Friday, November 25, 2005

A Nova student once told me that he didn't like girls from England because "they're fat, loud and eat too many chips". Whilst this is a rather sweeping statement, it does encompass a number of the girls that you can see lining the city roads on a Friday night. You know the sort - wearing a navel revealing crop top despite having a 36 inch waist and a spare tyre, kebab in one hand, bottle of smirnoff ice in the other. Could there be anything more unattractive? Probably, but I'm not sure what it could be...

The same Nova student went on to say that even though Japanese girls could often be rather highly strung and fashion-oriented, they at least had some sense of propriety and decorum. And small waists and on the whole slim, attractive figures. I had to agree with him. Thus far, life with my fiance has been wonderful. She is kind and caring, polite and funny, interesting and thoughtful. The student told me that he dated an English girl when he was in London, and within a few weeks he was horrified by her behaviour. "She would drink until she fell down, and then shout at me when I tried to help her. She never did any kind of housework and would scream at me if I asked her to do anything for me. Her friends were all unfriendly and childish and I hardly saw her when they weren't there."

He asked me why girls like that behave the way they do. Good question... the emergence of the laddette in popular culture? Decades of girls being told that it's their right to expect instant gratification? Bars' policies of having ladies nights of discounted (or sometimes free) drinks? Probably a mixture of all of these.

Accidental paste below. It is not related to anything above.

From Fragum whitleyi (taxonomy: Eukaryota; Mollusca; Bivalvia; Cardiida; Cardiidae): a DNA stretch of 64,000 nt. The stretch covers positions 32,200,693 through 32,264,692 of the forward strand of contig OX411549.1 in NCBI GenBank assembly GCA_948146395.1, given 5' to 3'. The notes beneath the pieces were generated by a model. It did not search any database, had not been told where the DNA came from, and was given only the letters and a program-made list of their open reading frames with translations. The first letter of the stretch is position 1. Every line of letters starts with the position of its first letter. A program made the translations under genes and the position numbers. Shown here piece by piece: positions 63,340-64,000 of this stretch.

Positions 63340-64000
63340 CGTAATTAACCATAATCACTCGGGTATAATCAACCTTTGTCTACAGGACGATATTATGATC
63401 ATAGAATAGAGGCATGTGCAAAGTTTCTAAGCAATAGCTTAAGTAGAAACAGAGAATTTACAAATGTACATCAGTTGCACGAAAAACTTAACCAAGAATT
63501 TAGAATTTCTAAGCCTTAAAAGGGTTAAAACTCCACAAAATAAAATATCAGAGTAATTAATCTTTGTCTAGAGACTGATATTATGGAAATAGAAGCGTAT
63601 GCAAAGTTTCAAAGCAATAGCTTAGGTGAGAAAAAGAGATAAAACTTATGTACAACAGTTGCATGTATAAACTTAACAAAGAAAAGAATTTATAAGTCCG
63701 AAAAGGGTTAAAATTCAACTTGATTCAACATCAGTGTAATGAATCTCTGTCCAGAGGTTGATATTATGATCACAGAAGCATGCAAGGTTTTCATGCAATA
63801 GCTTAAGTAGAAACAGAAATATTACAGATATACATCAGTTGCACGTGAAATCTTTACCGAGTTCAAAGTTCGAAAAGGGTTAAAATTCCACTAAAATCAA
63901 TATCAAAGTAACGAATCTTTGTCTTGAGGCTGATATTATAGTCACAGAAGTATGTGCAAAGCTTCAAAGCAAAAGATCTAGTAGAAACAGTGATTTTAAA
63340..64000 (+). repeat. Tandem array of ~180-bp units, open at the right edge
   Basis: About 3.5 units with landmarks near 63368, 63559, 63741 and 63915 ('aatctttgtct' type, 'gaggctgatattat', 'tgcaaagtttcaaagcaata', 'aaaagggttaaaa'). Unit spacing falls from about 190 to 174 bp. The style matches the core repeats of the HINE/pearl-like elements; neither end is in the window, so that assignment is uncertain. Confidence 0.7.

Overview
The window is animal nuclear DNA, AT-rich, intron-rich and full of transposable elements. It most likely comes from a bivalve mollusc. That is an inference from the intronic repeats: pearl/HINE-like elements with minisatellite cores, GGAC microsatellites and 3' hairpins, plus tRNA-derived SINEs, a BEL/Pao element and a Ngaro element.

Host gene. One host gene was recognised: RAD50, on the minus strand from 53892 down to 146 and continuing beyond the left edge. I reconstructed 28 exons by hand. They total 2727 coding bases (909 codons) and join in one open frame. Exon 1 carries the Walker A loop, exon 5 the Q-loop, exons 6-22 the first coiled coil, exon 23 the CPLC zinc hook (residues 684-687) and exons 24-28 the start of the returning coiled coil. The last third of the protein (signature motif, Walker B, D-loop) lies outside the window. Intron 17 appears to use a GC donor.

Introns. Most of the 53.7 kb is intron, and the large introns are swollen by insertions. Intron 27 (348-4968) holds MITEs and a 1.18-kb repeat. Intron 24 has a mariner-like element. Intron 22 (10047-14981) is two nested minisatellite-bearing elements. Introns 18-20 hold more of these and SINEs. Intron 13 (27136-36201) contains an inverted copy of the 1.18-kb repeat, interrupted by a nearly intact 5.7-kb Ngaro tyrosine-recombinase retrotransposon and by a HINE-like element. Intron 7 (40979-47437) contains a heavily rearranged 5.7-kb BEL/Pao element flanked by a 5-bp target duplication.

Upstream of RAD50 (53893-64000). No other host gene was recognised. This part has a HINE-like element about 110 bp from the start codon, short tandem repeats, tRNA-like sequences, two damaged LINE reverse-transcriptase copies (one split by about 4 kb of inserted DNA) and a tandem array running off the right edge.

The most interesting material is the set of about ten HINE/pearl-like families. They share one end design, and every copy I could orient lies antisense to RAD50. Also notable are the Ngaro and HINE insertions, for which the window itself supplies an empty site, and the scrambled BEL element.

"Is that why you came to Japan?" he asked me afterwards, "to escape from the girls?"

I had to answer that no, it wasn't. I came to Japan primarily because I had met my fiance, and she lived there, and also as I had always been fascinated with Japan and wanted to see what it was like. With hindsight though, I certainly don't miss seeing gangs of lumpy laddettes with "kelly bellies" vomitting on the pavement, and a further reason for my emigration was the deep rooted political correctness that was bearing bitter fruit (firemen taking their fire department to court because a fire they arrived at was too hot, a school boy with green hair taking his school to court for sending him home and causing him stress). In February 2004 I thought that England was in ruins, and I couldn't wait to leave. Now, although I do miss certain things, I find myself feeling exactly the same...


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